Probiotics may help improve thinking and memory skills among people with Alzheimer's disease, research suggests.
A new study found that taking the supplements - which are available as drinks and pills - for just 12 weeks were linked to "moderate but significant" improvements in cognitive function scores.
The small study on 52 men and women with Alzheimer's disease saw half consume a daily 200ml milk drink enriched with four probiotic bacteria (Lactobacillus acidophilus, L. casei, L. fermentum, and Bifidobacterium bifidum).
The other half of the group had a daily milk drink containing no probiotics.
Before the start of the study, the participants gave blood samples and were tested for cognitive function using a standardised questionnaire known as the Mini Mental State Examination (MMSE).
This includes tasks such as stating what the date is, counting backwards from 100 by sevens, naming objects, repeating a phrase and copying a picture.
All the tests were repeated after the 12 week study to see if there were any improvements in people's scores.
The results showed that the average score on the MMSE questionnaire significantly increased in the treatment group, from 8.7 to 10.6, out of a maximum of 30.
There were no improvements in the non-treatment group (scores fell from 8.5 to 8.0).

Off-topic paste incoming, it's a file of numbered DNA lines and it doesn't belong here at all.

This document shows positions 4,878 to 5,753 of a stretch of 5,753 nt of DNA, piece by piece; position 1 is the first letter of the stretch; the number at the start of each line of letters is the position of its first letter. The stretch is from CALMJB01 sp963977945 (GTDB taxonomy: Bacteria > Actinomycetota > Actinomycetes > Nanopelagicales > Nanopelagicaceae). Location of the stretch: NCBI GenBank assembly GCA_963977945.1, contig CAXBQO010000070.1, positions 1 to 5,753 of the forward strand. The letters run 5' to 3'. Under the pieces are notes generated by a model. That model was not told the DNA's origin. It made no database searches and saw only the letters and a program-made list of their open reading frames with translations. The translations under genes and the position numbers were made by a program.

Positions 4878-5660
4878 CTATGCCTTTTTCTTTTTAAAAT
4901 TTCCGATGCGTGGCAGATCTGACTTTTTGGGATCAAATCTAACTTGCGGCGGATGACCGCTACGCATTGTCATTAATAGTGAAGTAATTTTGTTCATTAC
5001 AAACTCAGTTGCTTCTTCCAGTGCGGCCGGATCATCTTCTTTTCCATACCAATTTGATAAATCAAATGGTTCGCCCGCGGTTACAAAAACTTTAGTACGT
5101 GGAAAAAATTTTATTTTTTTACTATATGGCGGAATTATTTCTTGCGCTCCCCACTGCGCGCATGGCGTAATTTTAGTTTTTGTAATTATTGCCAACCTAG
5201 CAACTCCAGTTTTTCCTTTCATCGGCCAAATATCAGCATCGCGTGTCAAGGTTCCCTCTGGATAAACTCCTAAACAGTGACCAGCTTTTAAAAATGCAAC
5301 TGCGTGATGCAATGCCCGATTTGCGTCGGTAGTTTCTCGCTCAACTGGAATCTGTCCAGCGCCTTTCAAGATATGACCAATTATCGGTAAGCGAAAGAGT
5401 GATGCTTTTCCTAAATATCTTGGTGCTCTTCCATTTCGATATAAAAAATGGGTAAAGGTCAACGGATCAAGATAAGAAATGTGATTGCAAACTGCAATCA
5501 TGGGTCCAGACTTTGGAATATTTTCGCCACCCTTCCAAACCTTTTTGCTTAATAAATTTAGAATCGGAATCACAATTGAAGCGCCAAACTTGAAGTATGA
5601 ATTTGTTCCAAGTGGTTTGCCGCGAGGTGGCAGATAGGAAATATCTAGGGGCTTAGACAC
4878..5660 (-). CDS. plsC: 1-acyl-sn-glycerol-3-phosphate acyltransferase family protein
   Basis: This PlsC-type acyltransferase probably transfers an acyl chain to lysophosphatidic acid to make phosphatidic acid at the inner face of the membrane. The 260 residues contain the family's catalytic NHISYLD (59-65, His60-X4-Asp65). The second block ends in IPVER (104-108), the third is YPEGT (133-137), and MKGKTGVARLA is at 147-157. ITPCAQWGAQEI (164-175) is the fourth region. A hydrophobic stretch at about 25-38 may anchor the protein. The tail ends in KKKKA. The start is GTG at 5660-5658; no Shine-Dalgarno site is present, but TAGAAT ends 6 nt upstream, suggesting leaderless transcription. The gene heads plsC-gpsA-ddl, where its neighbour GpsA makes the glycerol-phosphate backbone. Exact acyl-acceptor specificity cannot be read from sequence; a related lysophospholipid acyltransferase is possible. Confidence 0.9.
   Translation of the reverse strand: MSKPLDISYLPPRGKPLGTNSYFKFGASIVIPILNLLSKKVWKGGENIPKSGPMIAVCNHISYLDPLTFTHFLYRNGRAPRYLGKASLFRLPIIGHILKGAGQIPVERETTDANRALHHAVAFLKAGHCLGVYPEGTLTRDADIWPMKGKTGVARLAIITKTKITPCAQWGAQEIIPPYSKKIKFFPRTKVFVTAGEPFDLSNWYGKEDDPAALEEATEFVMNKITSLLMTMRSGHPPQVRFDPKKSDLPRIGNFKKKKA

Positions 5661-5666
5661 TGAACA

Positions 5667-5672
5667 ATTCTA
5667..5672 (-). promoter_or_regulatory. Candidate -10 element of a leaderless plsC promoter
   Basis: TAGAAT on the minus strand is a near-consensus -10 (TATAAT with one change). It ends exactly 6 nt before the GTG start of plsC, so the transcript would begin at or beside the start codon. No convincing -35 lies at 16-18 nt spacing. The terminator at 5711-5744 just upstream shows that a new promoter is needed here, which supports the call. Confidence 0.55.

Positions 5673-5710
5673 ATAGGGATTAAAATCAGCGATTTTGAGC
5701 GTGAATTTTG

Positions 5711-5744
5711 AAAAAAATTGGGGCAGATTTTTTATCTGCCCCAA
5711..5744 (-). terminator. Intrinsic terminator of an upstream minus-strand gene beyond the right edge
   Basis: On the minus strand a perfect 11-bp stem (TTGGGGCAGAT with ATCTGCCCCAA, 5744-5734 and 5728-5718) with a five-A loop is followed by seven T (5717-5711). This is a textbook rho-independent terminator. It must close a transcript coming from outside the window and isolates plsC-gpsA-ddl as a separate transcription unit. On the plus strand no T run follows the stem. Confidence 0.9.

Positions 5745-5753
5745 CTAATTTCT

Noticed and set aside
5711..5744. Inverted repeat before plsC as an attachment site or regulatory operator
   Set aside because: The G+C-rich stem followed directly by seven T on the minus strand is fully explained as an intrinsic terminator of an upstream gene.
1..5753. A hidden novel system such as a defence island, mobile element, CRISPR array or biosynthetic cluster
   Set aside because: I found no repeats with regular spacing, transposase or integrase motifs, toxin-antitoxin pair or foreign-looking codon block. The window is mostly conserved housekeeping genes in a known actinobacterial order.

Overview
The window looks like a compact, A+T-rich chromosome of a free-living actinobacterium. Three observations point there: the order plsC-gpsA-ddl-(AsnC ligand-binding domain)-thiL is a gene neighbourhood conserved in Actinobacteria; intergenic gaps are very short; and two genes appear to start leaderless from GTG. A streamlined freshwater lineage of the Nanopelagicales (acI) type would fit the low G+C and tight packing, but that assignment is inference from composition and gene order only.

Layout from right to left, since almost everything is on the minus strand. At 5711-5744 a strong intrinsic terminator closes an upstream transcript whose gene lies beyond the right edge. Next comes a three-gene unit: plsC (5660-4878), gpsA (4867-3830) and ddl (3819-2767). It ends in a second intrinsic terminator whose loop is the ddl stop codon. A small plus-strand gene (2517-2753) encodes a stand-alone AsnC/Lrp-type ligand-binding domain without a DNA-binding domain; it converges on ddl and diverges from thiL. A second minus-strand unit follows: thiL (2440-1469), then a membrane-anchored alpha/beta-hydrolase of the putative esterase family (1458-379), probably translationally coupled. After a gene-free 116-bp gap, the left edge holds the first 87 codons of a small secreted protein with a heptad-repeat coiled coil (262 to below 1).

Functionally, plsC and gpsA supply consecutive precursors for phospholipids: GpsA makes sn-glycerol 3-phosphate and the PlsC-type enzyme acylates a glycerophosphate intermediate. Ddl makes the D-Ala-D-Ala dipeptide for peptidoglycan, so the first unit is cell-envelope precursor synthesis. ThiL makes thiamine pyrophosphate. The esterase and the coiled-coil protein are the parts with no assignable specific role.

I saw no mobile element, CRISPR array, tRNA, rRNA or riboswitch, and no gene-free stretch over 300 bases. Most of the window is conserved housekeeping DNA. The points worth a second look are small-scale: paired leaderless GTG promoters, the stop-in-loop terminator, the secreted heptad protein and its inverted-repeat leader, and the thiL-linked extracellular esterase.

All the people, who were aged 60 to 95, remained severely cognitively impaired but experts behind the research said the results showed the impact of probiotics over just a short period.
Professor Mahmoud Salami, senior author on the study from Kashan University in Tehran, Iran, said: "In a previous study, we showed that probiotic treatment improves the impaired spatial learning and memory in diabetic rats, but this is the first time that probiotic supplementation has been shown to benefit cognition in cognitively impaired humans."
He said the treatment with probiotics also resulted in lower levels of fat and cholesterol in the blood, alongside other potential markers of disease.
"These findings indicate that change in the metabolic adjustments might be a mechanism by which probiotics affect Alzheimer's and possibly other neurological disorders," he said. "We plan to look at these mechanisms in greater detail in our next study."
Dr Rosa Sancho, head of research at Alzheimer's Research UK, said: "The brain is often viewed as being separate from the rest of the body but scientists are understanding more about how changes in the body can impact upon the brain too.
"This new study raises interesting questions about the link between the gut and the brain, and their association with Alzheimer's disease. The improvements in memory and thinking seen in people with Alzheimer's disease in this study will need to be repeated in much larger studies before we can understand the real benefits of probiotics for the brain.
"We don't fully understand how changes in the gut could be affecting the brain, and Alzheimer's Research UK is funding research in this area to improve our understanding of this link."
The study was published in the journal Frontiers in Aging Neuroscience.